Figure 4.
Figure 4.. CtBP Suppresses Canonical Transcription at piRNA Clusters
(A and B) Scatterplots showing comparisons of RNA-seq signal for transposons (A) and piRNA clusters (B) in CtBP-kd versus w-kd ovaries. TEs with more than 3-fold overexpression in CtBP-kd versus w-kd as shown in red. (C and D) Scatterplots showing comparisons of small RNA-seq signal for transposons (C) and piRNA clusters (D) in CtBP-kd versus w-kd ovaries. For transposon mapping plots, only anti-sense piRNAs are shown. Red points denote piRNA abundance for TEs that are overexpressed in CtBP-kd (A). Each point on the scatterplots shows RPKM or RPM value for a transposon family or a piRNA cluster. Diagonal represents x = y. p value for differences obtained using Wilcoxon test. (E) Genome Browser view of RNA-seq (top), small RNA-seq (middle), and CapSeq (bottom) profiles at 42AB piRNA cluster from w-kd and CtBP-kd ovaries. Pol II ChIP-seq peak in nanos-Gal4-driven mel-Cuff ovaries marks the cluster promoter (blue). Arrows and arrowheads show the increase in canonical transcripts and decrease in non-canonical transcripts respectively after CtBP-kd. CapSeq profiles are saturated at promoters. The peak heights of CapSeq promoters are denoted by numbers next to the peaks. (F and G) Scatterplots showing comparisons of RPM values for 1 kb bins of piRNA clusters, which have RNA Pol II and TBP promoter peaks, for RNA-seq (F) and small RNA-seq (G) in CtBP-kd versus w-kd. The bins close to promoters are shown by large circles and ones farther away by small circles. p value for differences obtained using Wilcoxon test. (H–K) Genome Browser views of CapSeq or RNA-seq signals at 42AB promoter for CtBP-kd versus w-kd (H) and cuff mutants expressing either mel-cuff or sim-cuff (I–K). (J) and (K) show RNA-seq profiles at different scales.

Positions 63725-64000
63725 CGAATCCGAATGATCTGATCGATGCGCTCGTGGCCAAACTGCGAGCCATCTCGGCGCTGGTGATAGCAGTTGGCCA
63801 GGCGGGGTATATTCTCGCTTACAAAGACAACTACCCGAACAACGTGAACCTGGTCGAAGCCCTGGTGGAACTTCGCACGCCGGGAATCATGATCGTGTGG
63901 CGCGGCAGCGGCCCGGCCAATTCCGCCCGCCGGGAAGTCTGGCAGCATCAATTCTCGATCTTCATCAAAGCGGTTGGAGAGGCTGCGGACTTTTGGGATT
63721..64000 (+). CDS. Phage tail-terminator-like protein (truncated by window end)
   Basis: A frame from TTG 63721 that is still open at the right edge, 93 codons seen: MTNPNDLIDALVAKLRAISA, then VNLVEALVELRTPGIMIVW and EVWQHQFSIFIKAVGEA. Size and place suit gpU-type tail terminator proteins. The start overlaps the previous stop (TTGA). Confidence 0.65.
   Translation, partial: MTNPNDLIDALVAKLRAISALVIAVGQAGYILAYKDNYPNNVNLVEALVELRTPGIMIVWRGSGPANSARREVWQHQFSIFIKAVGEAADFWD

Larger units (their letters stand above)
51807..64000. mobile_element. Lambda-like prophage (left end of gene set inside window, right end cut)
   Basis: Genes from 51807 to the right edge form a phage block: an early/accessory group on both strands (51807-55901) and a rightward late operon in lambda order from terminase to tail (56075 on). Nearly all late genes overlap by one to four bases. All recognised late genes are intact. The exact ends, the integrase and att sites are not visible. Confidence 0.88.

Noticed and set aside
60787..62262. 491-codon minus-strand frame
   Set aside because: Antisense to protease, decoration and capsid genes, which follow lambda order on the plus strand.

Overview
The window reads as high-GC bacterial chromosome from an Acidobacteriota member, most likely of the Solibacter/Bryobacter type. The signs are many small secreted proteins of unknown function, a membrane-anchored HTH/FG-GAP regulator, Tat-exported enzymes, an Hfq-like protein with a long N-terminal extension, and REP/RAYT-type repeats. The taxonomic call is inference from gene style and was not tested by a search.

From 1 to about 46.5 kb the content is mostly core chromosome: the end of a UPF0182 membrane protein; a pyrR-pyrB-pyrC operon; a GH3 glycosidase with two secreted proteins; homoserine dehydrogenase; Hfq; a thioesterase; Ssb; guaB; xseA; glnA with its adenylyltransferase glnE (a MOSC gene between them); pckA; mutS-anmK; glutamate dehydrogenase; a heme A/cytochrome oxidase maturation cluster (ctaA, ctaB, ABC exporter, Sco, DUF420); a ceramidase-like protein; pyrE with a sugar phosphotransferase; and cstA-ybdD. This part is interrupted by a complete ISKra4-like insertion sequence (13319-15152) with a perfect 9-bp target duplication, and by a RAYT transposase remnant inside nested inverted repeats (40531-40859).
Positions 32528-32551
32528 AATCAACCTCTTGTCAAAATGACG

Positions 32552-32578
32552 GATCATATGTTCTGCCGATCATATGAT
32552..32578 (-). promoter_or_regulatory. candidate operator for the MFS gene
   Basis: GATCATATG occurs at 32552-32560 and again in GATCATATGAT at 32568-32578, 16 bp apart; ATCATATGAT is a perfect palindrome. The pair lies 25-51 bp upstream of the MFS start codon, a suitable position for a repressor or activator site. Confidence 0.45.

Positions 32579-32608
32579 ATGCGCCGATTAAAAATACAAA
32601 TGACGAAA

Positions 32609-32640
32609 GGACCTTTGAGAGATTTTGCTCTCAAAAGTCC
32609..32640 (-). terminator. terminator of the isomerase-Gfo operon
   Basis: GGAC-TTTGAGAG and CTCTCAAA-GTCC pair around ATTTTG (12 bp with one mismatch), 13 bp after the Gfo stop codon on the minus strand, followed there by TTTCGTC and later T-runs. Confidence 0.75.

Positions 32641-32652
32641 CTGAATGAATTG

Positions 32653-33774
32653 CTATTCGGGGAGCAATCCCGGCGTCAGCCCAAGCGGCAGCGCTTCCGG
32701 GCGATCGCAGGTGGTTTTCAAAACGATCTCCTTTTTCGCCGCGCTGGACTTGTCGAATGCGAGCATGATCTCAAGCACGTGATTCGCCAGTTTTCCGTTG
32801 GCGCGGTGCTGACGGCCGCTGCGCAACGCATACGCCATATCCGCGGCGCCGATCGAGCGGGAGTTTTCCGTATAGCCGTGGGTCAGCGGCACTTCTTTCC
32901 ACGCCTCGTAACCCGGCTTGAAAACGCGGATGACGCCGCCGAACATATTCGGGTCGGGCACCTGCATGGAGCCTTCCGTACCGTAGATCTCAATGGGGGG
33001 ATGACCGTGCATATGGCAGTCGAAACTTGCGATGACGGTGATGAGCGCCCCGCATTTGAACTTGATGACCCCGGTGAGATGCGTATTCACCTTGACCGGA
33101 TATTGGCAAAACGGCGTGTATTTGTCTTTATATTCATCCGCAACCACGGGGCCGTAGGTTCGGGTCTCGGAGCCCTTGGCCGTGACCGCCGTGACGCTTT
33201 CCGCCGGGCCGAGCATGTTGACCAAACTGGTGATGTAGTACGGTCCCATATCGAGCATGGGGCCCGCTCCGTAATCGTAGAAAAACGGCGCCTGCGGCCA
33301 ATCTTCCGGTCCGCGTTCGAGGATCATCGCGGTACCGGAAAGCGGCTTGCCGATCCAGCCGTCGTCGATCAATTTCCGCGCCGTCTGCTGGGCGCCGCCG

Figure 5.
Figure 5.. CtBP Suppresses Canonical Transcription of Dispersed Transposon Insertions